Triclinic Space Groups Course Material Index Section Index Previous Page Next Page

Triclinic Space Groups

There are only two triclinic space groups and these are given the symbols P1 and P-1; the former is enantiomorphic, while the latter is centrosymmetric. The lack of symmetry, other than 1 or -1 axes, in the triclinic space groups results in the complete absence of any symmetry constraint on the unit cell parameters as stated earlier.

Space group P1 is the "mother" of all space groups in that all space groups possess the symmetry elements of this space group. It is characterised by the complete absence of any rotation axes (other than the identity rotation axis of order 1), rotary-inversion axes, screw axes, or planes. The only symmetry elements that it possesses are the simple lattice translations along the a, b, and c unit-cell directions, written in symbolic form as t(1,0,0); t(0,1,0); and t(0,0,1).

The space group diagram for P-1 is shown below: This space group diagram shows a projection down the c axis. Given that none of the unit cell angles are orthogonal by symmetry, the other two axes do not lie in the plane of the screen; this is indicated by the use of the prime character ( ′ ) on the labelling of the unit-cell axes. The same comment can be made regarding the unit-cell angle γ.

For space group P1, there is only one symmetry equivalent position within the unit cell; the associated symmetry operator being listed simply as x,y,z. For space group P-1, there are now two symmetry equivalent positions within the unit cell due to the presence of the point of inversion. It is convenient to choose the origin for this space group so that it coincides with the the point of inversion. Hence P-1 has a second symmetry operator listed as -x,-y,-z.

The combination of space group P1 with a point of inversion to form space group P-1 does not imply a single point of inversion per unit cell; far from it as shown in the figure above! Consider the point labelled A with coordinates x,y,z; it is symmetry related to the point labelled B by the point of inversion at the origin, which has the symmetry operator -x,-y,-z. Lattice translations of the point B along a brings it to the point labelled C; along b brings it to the point labelled D; and along a and then b brings it to the point labelled E. Thus the symmetry operators which symmetry relate point A to points C, D, and E are 1-x,-y,-z;  -x,1-y,-z;  and 1-x,1-y,-z, respectively. These three symmetry operators correspond to points of inversion at 1/2,0,0; 0,1/2,0; and 1/2,1/2,0, respectively, as shown in the space group diagram. Taking into account a translation along c leads to four more points of inversion within the unit cell. Thus there are 8 points of inversion per primitive unit cell as listed in the table below for space group P-1:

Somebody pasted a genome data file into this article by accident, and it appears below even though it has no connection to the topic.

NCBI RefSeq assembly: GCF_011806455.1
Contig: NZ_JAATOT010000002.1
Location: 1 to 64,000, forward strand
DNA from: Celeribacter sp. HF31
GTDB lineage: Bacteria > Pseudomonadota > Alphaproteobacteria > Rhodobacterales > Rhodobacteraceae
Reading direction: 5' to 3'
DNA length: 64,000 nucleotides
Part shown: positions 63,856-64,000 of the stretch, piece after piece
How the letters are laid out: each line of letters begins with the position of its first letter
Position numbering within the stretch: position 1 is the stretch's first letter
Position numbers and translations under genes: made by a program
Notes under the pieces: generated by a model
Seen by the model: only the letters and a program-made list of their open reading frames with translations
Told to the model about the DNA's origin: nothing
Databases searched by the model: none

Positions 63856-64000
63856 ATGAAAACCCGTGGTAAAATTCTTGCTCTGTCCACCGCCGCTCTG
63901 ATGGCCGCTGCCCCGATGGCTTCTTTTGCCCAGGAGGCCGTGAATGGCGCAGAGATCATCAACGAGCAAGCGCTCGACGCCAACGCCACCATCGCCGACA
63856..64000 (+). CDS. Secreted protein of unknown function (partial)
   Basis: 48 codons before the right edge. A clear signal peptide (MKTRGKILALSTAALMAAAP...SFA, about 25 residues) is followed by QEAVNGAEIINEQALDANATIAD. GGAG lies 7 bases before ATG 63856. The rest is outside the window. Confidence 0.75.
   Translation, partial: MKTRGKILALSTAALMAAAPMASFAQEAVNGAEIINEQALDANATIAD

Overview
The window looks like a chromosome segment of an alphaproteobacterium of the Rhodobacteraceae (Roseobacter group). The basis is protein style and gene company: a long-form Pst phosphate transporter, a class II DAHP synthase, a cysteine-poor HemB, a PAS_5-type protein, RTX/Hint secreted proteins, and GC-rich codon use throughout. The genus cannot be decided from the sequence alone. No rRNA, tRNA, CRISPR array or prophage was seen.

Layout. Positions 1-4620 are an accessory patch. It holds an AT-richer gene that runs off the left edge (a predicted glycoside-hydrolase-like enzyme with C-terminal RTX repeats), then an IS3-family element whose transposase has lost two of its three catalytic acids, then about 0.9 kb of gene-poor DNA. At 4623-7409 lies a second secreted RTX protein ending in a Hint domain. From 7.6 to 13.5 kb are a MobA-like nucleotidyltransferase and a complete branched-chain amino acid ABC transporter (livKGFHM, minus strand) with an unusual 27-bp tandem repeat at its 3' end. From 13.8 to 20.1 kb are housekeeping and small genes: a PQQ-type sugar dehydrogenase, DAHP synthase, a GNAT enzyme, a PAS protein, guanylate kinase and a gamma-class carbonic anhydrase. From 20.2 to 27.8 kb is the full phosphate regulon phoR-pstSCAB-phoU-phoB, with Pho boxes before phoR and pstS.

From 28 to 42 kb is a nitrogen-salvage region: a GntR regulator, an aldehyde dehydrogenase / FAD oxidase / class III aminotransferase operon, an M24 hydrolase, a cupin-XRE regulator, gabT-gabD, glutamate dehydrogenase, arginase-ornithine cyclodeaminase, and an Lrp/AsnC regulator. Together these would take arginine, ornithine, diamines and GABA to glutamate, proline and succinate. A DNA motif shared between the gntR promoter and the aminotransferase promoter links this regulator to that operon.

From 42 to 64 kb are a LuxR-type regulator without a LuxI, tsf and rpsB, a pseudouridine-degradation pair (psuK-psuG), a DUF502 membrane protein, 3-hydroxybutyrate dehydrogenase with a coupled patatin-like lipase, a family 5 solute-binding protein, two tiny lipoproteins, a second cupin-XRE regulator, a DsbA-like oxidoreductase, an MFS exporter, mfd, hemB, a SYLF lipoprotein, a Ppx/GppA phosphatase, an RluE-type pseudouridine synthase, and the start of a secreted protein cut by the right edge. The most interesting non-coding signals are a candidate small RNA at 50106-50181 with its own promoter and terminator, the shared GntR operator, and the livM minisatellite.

Fractional Coordinates Symmetry Operator 0,0,0 1/2,0,0 0,1/2,0 1/2,1/2,0 0,0,1/2 1/2,0,1/2 0,1/2,1/2 1/2,1/2,1/2 -x,-y,-z 1-x,-y,-z -x,1-y,-z 1-x,1-y,-z -x,-y,1-z 1-x,-y,1-z -x,1-y,1-z 1-x,1-y,1-z

Other points of inversion (e.g. the one at 1,0,0) lie in neighbouring unit cells. The principles learnt here can be applied to all primitive centrosymmetric space groups: they all have 8 centres of inversion, each separated by one-half a unit cell in each of the cell directions. In general, principles based on low-symmetry space groups will apply to the higher-symmetry ones, but not vice versa. Hence it is advantageous to understand the principles behind the low-symmetry space groups before trying to understand the principles underpinning the high-symmetry ones. Course Material Index Section Index Previous Page Next Page
 © Copyright 1995-2006.  Birkbeck College, University of London. Author(s): Jeremy Karl Cockcroft Huub Driessen